Werner's Blog — Opinion, Analysis, Commentary
More power to the Lower Mainland

On a recent visit to Harrison Hot Springs, where you can enjoy British Columbia's geothermal heat potential in delilghtful hot pools, a Sunday morning hike took my family to Hicks Lake in Sasquatch Park. It did not take long to notice the new construction of powerlines on the far side of the lake (pictured below). BC Hydro is bringing more power to the Lower Mainland as population is growing.

Interior to Lower Mainland Transmission Line near Sasquatch Park

BC Hydro's Interior to Lower Mainland Transmission Project consists of a new 247 kilometre transmission line from the Nicola substation near Merritt, by way of a new capacitor station near Agassiz, to the Meridian substation near Coquitlam.

BC Hydro Map of ILM Transmission Line

The route of the new transmission line follows an existing right of way and a 500 kilovolt line that was built four decades ago. The map on the left shows that the new line runs first in parallel to the two existing 500 kV lines that connect to the Clayburn substation. However, the new line branches off near Harrison Hot Springs to run north of the Fraser River to double the capacity of the existing 500 kV line that brings power from the Kelly Lake substation. Most of the power transmitted on the new line will come from the Mica and Revelstoke dams. As there is another line connecting the Kelly Lake and Nicola substations, the new line can also carry electricity from Northern BC (Peace Canyon, G.M. Shrum).

There is still some discussion about bringing a sixth generation station to Revelstoke Dam, which currently generates about 15% of BC's electricity. The five generation units at Revelstoke Dam have a combined capacity of 2,480 Megawatts. A sixth unit would add another 500 Megawatts of capacity, possibly by 2021.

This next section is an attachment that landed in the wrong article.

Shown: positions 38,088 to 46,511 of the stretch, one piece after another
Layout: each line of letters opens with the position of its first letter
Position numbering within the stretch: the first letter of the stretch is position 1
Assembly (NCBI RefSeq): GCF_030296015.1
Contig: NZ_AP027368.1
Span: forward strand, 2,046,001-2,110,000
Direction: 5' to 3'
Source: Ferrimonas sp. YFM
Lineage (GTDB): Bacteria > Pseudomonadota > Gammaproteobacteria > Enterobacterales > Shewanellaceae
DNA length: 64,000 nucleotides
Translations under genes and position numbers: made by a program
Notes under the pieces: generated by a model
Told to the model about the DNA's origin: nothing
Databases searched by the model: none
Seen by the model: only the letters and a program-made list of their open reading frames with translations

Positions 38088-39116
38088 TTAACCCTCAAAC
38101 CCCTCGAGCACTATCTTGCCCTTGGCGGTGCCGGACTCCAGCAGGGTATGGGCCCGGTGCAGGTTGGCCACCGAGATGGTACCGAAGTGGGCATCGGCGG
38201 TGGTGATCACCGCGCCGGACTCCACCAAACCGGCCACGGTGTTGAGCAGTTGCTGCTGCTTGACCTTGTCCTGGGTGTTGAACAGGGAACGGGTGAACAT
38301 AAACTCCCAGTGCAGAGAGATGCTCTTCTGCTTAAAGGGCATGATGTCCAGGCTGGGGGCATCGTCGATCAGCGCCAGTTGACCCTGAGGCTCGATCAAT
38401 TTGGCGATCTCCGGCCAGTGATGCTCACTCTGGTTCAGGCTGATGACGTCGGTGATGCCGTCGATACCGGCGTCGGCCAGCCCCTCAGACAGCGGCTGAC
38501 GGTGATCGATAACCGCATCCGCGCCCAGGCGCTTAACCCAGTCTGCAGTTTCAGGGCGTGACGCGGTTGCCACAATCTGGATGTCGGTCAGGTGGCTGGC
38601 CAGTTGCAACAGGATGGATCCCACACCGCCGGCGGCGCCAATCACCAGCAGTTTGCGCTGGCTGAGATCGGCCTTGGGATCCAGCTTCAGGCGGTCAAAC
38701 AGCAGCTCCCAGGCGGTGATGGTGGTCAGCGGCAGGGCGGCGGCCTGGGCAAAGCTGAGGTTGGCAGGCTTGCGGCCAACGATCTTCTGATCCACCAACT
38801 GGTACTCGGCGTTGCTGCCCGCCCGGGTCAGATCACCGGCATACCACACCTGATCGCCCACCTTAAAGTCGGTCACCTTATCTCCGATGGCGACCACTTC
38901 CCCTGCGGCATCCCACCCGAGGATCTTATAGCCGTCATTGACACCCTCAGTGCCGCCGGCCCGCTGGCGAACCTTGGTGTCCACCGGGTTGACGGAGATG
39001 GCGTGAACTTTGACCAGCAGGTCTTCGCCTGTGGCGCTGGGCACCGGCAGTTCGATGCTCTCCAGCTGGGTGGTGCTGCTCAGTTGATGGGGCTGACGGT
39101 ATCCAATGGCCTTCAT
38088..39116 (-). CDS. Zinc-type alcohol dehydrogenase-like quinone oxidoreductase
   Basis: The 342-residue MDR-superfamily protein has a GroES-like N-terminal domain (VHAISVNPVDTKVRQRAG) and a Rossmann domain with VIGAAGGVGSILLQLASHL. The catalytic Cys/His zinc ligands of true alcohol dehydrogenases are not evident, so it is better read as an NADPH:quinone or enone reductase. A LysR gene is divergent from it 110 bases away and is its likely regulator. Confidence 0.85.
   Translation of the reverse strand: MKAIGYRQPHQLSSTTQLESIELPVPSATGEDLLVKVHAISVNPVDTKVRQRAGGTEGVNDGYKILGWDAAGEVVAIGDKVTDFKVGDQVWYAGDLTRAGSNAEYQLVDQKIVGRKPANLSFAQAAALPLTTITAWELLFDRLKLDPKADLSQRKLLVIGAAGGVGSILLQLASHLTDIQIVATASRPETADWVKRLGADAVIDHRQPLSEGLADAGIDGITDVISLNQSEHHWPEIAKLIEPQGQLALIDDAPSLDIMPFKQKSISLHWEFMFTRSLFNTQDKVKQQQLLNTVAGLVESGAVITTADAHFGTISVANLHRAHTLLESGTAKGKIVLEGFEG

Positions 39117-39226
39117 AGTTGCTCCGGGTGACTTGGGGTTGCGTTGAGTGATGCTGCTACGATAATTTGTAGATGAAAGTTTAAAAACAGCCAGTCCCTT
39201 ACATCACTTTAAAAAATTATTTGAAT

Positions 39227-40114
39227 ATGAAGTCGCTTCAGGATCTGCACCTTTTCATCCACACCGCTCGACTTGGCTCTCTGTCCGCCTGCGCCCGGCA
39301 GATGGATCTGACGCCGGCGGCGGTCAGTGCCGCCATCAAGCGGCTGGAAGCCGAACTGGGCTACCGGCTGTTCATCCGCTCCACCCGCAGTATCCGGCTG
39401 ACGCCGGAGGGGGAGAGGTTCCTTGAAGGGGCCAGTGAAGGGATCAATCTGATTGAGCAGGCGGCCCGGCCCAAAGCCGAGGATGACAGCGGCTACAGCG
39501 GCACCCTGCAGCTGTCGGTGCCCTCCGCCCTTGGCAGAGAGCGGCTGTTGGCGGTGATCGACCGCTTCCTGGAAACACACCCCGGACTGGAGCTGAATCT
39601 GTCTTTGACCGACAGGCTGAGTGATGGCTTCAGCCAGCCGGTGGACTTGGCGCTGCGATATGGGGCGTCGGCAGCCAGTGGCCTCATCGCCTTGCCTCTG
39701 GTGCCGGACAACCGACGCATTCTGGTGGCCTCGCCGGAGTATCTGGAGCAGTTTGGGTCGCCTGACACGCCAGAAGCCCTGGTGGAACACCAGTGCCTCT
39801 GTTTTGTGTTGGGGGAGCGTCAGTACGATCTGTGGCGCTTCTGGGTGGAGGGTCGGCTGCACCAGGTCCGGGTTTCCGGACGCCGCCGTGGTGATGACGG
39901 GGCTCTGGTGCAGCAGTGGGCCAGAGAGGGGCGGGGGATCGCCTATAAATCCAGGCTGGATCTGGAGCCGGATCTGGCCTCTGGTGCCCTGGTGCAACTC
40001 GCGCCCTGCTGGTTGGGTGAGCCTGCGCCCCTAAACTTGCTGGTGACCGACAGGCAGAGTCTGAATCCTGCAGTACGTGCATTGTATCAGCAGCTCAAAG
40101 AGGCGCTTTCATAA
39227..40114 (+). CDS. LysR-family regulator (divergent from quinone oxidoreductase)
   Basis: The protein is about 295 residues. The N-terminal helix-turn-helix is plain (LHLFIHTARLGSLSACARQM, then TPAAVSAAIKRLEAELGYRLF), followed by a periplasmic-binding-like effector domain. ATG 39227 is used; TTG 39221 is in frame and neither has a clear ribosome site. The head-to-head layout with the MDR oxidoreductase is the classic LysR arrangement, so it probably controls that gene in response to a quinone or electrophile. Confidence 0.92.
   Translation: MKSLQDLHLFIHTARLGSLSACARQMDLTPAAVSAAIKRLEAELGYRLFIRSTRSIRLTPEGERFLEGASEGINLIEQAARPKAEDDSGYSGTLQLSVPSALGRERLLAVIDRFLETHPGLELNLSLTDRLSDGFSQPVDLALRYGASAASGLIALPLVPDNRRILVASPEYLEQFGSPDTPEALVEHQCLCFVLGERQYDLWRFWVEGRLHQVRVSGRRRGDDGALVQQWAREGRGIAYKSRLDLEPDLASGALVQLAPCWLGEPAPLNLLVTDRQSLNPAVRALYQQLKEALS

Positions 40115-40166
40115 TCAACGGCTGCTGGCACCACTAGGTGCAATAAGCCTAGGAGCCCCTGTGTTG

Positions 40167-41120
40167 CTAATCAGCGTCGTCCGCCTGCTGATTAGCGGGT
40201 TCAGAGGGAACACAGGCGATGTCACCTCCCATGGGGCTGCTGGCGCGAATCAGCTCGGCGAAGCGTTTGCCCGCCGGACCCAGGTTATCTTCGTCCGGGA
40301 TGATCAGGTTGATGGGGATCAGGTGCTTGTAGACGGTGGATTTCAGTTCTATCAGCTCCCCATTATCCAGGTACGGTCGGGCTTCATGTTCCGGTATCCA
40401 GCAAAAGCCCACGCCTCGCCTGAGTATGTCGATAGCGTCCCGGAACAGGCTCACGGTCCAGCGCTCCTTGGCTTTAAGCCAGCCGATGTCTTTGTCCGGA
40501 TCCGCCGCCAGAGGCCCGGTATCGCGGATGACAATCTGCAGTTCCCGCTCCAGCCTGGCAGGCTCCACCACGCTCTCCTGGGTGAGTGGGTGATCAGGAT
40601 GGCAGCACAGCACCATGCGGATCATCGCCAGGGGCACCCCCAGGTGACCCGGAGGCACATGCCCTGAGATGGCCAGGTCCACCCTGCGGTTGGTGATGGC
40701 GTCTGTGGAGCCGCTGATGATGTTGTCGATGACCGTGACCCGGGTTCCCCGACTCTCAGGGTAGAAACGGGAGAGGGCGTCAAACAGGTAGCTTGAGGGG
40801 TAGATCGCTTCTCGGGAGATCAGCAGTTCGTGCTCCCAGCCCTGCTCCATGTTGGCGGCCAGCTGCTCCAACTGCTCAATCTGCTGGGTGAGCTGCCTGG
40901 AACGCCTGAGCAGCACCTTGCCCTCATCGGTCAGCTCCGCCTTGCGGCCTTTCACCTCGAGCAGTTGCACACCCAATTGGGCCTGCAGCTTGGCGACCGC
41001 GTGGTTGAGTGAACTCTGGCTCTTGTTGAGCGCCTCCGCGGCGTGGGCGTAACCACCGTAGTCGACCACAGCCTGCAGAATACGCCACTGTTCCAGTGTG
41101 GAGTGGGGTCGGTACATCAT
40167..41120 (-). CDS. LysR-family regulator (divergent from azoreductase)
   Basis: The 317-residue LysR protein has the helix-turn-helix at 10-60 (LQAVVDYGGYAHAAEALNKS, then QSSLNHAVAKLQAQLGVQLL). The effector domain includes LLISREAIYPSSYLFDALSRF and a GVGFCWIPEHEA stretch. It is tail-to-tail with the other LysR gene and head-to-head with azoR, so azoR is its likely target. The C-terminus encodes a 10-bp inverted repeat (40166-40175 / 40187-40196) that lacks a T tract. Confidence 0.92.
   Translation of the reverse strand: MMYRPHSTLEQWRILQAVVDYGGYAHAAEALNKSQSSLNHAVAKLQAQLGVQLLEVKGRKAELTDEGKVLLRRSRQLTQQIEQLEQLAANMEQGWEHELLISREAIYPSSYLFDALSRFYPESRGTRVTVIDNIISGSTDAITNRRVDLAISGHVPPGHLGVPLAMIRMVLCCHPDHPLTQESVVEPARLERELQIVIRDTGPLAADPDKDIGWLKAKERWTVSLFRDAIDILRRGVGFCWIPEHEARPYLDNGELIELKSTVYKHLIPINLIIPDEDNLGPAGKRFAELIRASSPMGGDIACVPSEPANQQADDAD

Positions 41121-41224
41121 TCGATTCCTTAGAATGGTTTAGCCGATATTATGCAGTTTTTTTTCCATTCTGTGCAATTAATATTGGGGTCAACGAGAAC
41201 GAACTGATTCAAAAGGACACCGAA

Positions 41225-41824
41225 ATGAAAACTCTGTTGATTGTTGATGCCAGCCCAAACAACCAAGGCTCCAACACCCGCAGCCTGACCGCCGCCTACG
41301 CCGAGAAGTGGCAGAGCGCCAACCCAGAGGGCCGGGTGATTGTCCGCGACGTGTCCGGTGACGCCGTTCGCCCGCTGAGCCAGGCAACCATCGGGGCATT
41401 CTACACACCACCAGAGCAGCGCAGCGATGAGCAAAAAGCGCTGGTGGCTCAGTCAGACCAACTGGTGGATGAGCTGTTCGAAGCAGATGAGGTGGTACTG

‘There is a strong case to be made for building another intertie with Alberta.’

It will be interesting to see how B.C. Hydro's transmission capacity will expand in the future. As I have argued in my January 2015 presentation at the 9th Annual BC Power Symposium to energy professionals and policy makers in BC, there is a strong case to be made for building another intertie with Alberta. It seems that this argument has not fallen on deaf ears. As was reported by Rob Shaw in the Vancouver Sun on February 11, B.C. in talks to sell electricity to Alberta, there is considerable interest in building a new powerline to Alberta in order to help Alberta phase out its coal-fired power plants. Ian Bailey reported in the Globe and Mail on March 3 that Christy Clark hopes [that the new] climate deal means support for [a new] Alberta hydro link. A new powerline to Alberta would be a gain for both provinces: B.C.'s clean electricity lowers Alberta's carbon footprint, while at the same time creating a new export market for B.C. clean electricity producers. And there is more scope for that. In addition to existing and proposed hydro projects, British Columbia is sitting on a wealth of yet-untapped geothermal energy.

I will return to BC's electricity trade with Alberta in a future blog. Greater cooperation between BC and Alberta will be in both provinces' interest. The political, administrative, and financial obstacles are formidable, but perhaps there is a window of opportunity for the two provincnial governments to strike a deal.

Posted on Saturday, March 5, 2016 at 10:30 — #BC | #Energy
[print]
© 2018  Prof. Werner Antweiler, University of British Columbia. Contact me at: werner.antweiler@ubc.ca | valid HTML | Home
[Sauder School of Business] [The University of British Columbia]